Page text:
Some advice for the PM
Dear Prime Minister,
Recently, there has been a chorus of calls from prominent Barbadians, insisting that you call an early general election. Allow me to offer some unsolicited, unbiased advice on this matter.
As our Prime Minister, you are responsible for projecting calm during turbulent times, and you are doing this remarkably well. You are also responsible for holding your Ministers accountable for how they are managing the Ministries which you have entrusted to their care. Your Ministers typically receive feedback from the public in the form of complaints. Therefore, you can measure their performance by how effectively those complaints are addressed.
The recent repeated complaints about pot holes, water shortages, long queues, delayed responses, late payments, etc, suggest that these Ministries are not properly managed. The ISO 9001 Quality Management System is designed to permanently address complaints to the satisfaction of the public. Allow me to suggest that you direct your Ministers to implement this quality management system with dispatch. Please note that implementing this system will not cost the Government any additional money and requires no enabling legislation; therefore, your Ministers should have no excuses.
Mr Prime Minister, the Ministry of Finance is different from the other ministries. The Ministry of Finance’s performance is objectively assessed by the International Monetary Fund and external rating agencies. Unlike the other Ministries, the performance of the Ministry of Finance can send most of us into a level of poverty, where we would long for the days when all we had to complain about were potholes and long waits.
It is tragic to see the Ministry of Finance floundering despite their best efforts. They have explained the economic context and have developed careful strategies to address Barbados’ economic problems. Regrettably, their strategies contain fatal flaws which limit their effectiveness.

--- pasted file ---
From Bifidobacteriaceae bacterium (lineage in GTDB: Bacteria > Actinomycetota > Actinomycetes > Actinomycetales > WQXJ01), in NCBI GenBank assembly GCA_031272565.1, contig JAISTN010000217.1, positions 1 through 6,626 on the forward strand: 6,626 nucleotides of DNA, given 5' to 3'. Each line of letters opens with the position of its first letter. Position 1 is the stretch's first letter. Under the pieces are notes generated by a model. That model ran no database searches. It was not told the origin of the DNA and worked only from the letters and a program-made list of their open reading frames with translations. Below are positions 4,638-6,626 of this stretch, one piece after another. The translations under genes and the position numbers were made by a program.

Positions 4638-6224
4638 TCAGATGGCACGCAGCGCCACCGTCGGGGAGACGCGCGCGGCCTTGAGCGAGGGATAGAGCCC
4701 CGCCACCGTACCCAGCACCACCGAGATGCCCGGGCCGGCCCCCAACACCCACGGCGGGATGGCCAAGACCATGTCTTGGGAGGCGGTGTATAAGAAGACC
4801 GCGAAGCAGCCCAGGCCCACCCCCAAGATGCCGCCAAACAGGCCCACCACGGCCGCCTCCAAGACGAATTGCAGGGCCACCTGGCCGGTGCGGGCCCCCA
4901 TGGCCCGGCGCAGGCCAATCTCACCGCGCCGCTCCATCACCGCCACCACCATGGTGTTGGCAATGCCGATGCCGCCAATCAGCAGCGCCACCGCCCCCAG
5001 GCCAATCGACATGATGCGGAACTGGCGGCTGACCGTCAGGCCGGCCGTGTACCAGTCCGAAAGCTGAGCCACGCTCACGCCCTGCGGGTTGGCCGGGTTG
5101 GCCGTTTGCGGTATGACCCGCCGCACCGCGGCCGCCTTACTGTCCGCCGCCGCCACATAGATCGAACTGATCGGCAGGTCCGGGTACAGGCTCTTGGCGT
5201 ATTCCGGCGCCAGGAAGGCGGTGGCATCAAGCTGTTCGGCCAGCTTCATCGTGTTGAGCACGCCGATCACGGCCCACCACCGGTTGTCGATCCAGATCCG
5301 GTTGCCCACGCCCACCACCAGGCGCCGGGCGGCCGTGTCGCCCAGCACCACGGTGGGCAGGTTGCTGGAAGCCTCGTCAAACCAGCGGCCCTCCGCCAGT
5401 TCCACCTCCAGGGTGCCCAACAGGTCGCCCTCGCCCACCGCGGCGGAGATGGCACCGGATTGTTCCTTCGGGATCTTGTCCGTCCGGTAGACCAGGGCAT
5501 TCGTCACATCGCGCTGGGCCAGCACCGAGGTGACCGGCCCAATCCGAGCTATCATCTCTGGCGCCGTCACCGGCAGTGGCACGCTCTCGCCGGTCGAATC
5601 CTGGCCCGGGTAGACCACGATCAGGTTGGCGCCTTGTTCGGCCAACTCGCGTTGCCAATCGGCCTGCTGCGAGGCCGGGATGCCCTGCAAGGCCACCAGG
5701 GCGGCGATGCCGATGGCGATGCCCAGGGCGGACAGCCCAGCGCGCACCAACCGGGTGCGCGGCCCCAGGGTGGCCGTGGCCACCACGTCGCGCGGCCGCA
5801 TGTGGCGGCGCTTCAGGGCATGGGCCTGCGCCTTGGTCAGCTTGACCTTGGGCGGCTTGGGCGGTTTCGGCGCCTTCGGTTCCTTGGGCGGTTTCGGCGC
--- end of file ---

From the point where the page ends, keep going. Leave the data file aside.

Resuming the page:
There are currently three published strategies for addressing Barbados’ economic problems. The first is the Government’s ‘Medium-term Growth and Development Strategy, 2013-2020’, which is not working. Therefore, the Social Partnership has been tasked with defining a new economic strategy.
The second is Minister Estwick’s strategy which the Cabinet has reportedly rejected. This strategy has not been made available for public scrutiny; therefore, we can only speculate about its contents. The third is Solutions Barbados’ strategy, which has been available for rigorous public scrutiny for the past two years on SolutionsBarbados.com. It is based on proven solutions, and does not attract the austerity that former Prime Minister Arthur predicts will be in his plan.
Mr Prime Minister, we still have options, but Barbados’ success depends on how well you manage your Cabinet. Developers of ideas tend to become so emotionally attached to their ideas that they find it challenging to let them go when their idea’s ‘past-due date’ has long expired. This is how it seems with the Ministry of Finance in developing fiscal strategies with fatal flaws.
A useful analogy is to consider a person making a pitcher of Mauby and mistakenly adding salt instead of sugar. After the person has used so much Mauby bark, and has included so many diverse spices, he is then unwilling to waste the final product. So he serves it in hope, while explaining its medicinal properties as justification. The public samples the salty product and voices its displeasure. However, rather than wasting the product down the drain and starting a new batch using sugar, he insists on tweaking the salty product, believing that someday, in the not too distant future, he will get it to taste better.
Mr. Prime Minister, we have sucked salt for too long enough. It is time to tell the Ministry of Finance to let it go and consider another plan. The Ministry will doubtlessly request another tweaking iteration, but you must refuse them. If the Ministry of Finance adopts the Solutions Barbados strategy, then you will certainly save the economy from the foreseen ruin of continuing along the current path.
If the Ministry is unable to let go of their plan, then you need to shuffle cabinet responsibilities while you still have options, and place a Minister in the Ministry of Finance who is willing to properly examine alternative strategies. Otherwise, we are all sunk.
(Grenville Phillips II is the founder of Solutions Barbados and can be reached at NextParty246@gmail.com)